A.M. is a feature length music theatre performance for soprano, four musicians, sound tracks and a large video installation.

A.M. is conceived by composer and director Arnoud Noordegraaf, it explores the deep, mysterious and somewhat exotic heart of Tokyo city night life. Inspired by the writings of much appraised best selling author Haruki Murakami, Noordegraaf dove deep into the city of Tokyo, to find the heart of this immense and dense society. From this, a new and sparkling story evolved, collaborating with British playwright Adrian Hornsby.

A.M. spans one night in Tokyo, in the ghostly hours between dusk and dawn. The story lines of two young people wandering the streets for various reasons, run parallel in a narrative style that is both hypnotizing and metaphysical. Time, space, memory and perspective are cleverly woven together in a contemplation on human nature.

The dense way this city is built, and the tight social and cultural structure of its inhabitants, make Tokyo into a great metaphor for society, be it in the East or the West. This giant ant hill represents in a way all ways in which we flock together and try to cope with one another.

Apart from Tokyo itself, Murakami’s writings form a great inspiration for this theme. His combination of humour, psychology, imagination and a profound understanding of the human mind, are translated by Hornsby and Noordegraaf into a layered multi disciplinary work. Narrative, music and video roll into one.

This resulted in a performance that is both theatre and sculpture, where décor and auditorium have merged, in a setting of a small ensemble, multiple loudspeakers, a baroque soprano and a multitude of video images.

The images form a lively urban landscape around the spectator. The video installation will define the physical space that binds the audience to the soprano, and to the narrative itself. It represents both physical and virtual space.

The audience is immersed in Tokyo night life, in a story that explores the very heart of society. Our own Western society in fact, the ways our culture might evolve.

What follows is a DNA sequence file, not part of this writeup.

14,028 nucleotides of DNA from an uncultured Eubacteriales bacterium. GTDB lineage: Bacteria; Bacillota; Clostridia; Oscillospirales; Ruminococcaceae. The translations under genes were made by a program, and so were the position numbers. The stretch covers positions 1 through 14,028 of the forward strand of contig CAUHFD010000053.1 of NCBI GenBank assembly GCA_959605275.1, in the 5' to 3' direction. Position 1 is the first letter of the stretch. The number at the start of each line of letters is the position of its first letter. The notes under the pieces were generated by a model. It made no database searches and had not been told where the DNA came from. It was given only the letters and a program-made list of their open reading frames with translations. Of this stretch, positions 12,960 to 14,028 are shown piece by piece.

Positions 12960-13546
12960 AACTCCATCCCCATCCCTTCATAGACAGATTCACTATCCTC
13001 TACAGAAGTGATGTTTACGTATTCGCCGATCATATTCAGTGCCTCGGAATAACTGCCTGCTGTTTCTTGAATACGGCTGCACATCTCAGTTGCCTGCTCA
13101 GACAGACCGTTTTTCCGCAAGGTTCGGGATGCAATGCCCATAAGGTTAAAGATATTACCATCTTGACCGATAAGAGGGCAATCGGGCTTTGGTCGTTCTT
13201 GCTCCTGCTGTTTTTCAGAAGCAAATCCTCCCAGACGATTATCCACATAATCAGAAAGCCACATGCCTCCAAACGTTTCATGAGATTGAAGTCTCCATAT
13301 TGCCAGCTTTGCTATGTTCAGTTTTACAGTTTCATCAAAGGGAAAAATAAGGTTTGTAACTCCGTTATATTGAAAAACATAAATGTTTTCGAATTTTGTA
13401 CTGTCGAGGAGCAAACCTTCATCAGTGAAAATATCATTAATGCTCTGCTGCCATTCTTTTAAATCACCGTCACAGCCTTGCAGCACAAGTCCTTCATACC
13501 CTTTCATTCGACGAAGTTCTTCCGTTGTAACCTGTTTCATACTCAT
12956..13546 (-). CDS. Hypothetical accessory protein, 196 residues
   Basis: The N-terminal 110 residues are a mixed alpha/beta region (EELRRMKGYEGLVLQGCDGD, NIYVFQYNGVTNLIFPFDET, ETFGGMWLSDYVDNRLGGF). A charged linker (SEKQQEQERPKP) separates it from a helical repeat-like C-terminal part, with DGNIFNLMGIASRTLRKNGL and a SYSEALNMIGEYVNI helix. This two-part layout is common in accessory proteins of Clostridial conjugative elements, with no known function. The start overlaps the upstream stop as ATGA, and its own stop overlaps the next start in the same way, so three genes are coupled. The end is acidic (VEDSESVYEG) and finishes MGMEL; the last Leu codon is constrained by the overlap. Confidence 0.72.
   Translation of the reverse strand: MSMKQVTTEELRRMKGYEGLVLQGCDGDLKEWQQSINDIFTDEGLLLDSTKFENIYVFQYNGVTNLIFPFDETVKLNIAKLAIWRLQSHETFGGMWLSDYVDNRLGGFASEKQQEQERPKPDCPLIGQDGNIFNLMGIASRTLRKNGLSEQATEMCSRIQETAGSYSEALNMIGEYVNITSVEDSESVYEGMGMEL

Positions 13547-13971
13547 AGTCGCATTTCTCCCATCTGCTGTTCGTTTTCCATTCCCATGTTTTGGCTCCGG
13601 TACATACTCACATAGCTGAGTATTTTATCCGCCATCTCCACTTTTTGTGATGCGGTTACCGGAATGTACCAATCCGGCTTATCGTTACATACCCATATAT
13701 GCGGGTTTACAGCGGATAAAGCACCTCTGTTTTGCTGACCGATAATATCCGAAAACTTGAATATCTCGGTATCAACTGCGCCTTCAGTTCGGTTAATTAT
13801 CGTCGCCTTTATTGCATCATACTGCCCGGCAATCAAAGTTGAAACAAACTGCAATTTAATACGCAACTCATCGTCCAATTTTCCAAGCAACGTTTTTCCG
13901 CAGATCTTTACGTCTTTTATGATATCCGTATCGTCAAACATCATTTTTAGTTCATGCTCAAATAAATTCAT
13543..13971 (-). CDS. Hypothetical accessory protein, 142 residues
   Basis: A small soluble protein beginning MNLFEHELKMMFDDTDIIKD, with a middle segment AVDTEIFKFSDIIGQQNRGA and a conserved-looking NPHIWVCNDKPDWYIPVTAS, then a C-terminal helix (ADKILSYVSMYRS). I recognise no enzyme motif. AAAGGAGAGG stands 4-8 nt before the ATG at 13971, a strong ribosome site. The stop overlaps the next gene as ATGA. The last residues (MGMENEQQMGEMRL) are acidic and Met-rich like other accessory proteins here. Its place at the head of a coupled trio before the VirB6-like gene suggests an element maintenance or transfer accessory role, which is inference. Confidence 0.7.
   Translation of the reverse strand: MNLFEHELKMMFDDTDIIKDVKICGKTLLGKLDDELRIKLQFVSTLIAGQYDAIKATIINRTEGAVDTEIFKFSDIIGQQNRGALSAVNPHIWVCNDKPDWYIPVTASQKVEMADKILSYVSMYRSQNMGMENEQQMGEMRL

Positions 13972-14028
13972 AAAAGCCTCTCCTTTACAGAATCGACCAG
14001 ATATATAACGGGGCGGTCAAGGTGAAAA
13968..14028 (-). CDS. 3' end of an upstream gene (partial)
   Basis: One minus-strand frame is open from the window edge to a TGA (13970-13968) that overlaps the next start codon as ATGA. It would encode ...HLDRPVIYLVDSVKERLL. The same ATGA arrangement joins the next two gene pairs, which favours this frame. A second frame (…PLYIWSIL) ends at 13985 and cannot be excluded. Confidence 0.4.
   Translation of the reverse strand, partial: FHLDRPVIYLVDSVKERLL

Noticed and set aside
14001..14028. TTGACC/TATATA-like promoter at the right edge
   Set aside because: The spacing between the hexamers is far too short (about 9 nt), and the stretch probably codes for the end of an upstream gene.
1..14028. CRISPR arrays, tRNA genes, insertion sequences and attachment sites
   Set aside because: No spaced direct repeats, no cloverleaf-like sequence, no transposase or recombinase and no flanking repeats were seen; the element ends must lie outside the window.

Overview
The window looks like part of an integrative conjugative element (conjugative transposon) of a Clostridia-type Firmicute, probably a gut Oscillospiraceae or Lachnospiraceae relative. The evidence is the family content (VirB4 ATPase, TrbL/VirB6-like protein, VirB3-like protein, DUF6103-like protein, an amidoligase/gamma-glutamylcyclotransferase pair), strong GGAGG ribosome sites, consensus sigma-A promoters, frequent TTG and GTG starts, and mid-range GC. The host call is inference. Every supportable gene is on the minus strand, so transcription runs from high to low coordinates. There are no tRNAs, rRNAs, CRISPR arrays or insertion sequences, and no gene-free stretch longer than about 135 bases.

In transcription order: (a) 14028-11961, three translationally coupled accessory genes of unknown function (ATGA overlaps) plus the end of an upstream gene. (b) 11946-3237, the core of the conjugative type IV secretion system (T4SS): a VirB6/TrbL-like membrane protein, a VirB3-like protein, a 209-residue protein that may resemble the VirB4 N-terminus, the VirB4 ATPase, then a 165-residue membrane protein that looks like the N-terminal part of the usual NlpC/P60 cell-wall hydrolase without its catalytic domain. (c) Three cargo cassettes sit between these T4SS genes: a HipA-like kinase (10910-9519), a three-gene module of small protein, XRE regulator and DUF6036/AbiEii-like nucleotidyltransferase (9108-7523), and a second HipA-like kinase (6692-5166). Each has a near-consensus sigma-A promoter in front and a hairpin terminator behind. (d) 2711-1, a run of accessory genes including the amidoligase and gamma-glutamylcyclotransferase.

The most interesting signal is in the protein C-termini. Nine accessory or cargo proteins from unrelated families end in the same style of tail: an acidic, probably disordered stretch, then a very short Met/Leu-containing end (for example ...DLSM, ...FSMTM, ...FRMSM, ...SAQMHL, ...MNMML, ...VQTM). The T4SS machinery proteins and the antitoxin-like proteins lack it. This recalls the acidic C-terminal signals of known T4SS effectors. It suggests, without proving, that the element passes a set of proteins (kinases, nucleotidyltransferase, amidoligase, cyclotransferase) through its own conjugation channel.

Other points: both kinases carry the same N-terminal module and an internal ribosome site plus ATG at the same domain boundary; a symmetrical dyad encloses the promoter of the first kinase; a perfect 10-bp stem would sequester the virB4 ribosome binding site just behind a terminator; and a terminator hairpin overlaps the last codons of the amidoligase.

In the West we are born as an individual, and as a group we are drifting, we need weekly polls to know how we function as a group. In Japan it’s almost the other way around. One is born in a tight social structure, and the search - struggle even, to find a personal identity is much greater.

Now, in times of economic uncertainty and unstable social coherence, we may start to wonder where our preferred personal social boundaries are. How is our society, our enormous ant hill formed? Is there any hope? A flickering spark of light at the end of a long dark night?

Tokyo is the perfect metaphor for this; by regarding a slice of Japanese culture through A.M.’s looking glass, the Western audience can recognise their own situation mirrored in this seemingly far away world.

For his composition Noordegraaf used a broad spectrum of colours and city sounds, recorded during various lengthy night time sessions wandering through the streets of Tokyo. He scored for a (Baroque) soprano an ensemble four players panned out over multiple loud speakers. Noordegraaf musically shapes the contemplation from an exotic culture, mirroring to the West and back to the East too.